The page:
Nathan Bedford Forrest State Park began as a local park constructed by the Works Progress Administration, a Depression Era work recovery program. Now, as a Tennessee State Park, it is home to the Tennessee River Folklife Interpretive Center and Museum situated on one of the highest points in West Tennessee, Pilot Knob. The center features the lifeways and customs of folks on the Tennessee River including musseling, crafts, commercial fishing, and more. Several videos on park history, Civil War history, and river life are shown upon request. The gift shop offers a large variety of items related to the park story as well as Tennessee State Park souvenirs. The park contains more than 20 miles of hiking trails.
Overnight lodging options include cabins overlooking Kentucky Lake and your choice of RV camping or pitching a tent at our primitive campground. A third campground is reserved for supervised youth groups such as scouts. It is located on Campground Road along Harmon's Creek. Five backcountry shelters are available.
Nathan Bedford Forrest State Park was named after a Confederate cavalry leader, General Nathan Bedford Forrest. Although a controversial figure, Forrest is remembered by some as a noted military tactician of the Civil War. On November 4, 1864, he attacked and destroyed the Johnsonville Federal supply and munitions depot across the river at the mouth of Trace Creek. His operations were concentrated along the river in the vicinity of the park and the town of Eva. The area was designated a state park in 1963.
Watch the YouTube video below to learn more about the Battle of Johnsonville that took place in 1864.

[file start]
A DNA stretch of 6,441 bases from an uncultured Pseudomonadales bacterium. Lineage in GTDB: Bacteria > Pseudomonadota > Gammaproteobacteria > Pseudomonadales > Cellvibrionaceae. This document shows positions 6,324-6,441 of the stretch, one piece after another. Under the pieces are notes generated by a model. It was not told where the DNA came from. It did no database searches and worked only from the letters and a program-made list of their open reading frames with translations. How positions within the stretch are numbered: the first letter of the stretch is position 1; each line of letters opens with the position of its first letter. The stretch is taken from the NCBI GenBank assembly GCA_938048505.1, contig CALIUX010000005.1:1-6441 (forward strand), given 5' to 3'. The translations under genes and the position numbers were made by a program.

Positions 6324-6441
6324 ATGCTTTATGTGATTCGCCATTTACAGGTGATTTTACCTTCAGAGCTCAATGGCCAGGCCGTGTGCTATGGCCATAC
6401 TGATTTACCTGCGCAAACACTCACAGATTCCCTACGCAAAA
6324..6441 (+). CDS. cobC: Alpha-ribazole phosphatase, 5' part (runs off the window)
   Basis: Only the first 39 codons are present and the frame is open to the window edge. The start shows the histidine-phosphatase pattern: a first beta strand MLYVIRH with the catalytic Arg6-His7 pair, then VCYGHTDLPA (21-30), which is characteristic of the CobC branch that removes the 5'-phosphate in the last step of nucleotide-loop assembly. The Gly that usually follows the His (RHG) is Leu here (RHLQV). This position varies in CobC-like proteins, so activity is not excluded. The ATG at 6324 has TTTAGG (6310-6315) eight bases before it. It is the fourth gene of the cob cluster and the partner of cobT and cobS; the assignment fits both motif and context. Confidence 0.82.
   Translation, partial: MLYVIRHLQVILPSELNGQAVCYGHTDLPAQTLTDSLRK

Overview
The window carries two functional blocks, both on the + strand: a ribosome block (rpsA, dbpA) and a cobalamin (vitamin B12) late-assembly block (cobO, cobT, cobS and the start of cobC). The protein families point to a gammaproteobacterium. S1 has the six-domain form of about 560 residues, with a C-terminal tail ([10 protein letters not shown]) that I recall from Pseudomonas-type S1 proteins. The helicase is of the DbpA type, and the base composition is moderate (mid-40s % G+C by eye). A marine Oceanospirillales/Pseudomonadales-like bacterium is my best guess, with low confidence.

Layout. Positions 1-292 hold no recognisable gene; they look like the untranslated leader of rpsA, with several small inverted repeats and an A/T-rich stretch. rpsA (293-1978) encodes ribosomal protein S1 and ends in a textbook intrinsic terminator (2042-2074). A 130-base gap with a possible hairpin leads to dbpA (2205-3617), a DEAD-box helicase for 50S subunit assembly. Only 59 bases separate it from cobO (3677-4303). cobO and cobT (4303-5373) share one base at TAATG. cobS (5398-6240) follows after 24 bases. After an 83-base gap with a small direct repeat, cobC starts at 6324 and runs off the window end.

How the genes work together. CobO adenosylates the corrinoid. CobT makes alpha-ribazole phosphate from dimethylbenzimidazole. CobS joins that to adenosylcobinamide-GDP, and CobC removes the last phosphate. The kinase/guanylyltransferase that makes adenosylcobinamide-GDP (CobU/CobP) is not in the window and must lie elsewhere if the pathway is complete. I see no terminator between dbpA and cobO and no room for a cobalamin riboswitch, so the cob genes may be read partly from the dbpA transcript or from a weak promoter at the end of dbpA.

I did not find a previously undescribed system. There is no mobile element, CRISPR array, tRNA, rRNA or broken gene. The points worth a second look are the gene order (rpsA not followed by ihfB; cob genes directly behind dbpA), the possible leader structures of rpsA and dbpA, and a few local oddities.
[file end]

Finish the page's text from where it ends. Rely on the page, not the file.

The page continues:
The park is located on Kentucky Lake where fishing is very prominent. Commercial marinas and public boat docks are located nearby and three boating accesses are available in the park at no cost. Fishermen may catch smallmouth, largemouth, and striped bass, sauger, crappie, bream, and catfish.
More than 20 miles of hiking trails offer short jaunts or longer treks. Two backcountry shelters are available for overnight hikes and can be reserved with a permit issued at the park office. Trail maps are available at the park office and museum. After your hike cool off with a swim at Eva Beach.
The park's annual events draw people from across the region and ranger-led programs are available for groups upon request throughout the year. Please call the Park Office at 731-584-6356 to schedule a private program. Current public programs may be viewed on our Upcoming Events page.
Park Trail Maps
Looking for a trail map? Click the link below to see a list of the maps available at this park. The page includes all the trail maps we have available, organized by park. We have free and paid options that provide you the details you need to have your next great adventure in Tennessee.
Geo-referenced Trail Maps
Did you know that certain types of PDF maps can show your exact position on a trail? We are creating geo-referenced maps for our parks. When the map is opened with an app on your smartphone, a dot/reference point displays on the device screen at your exact location. These maps use your GPS, not your cell signal, so they work even when you do not have service. Here is what you need to access our maps: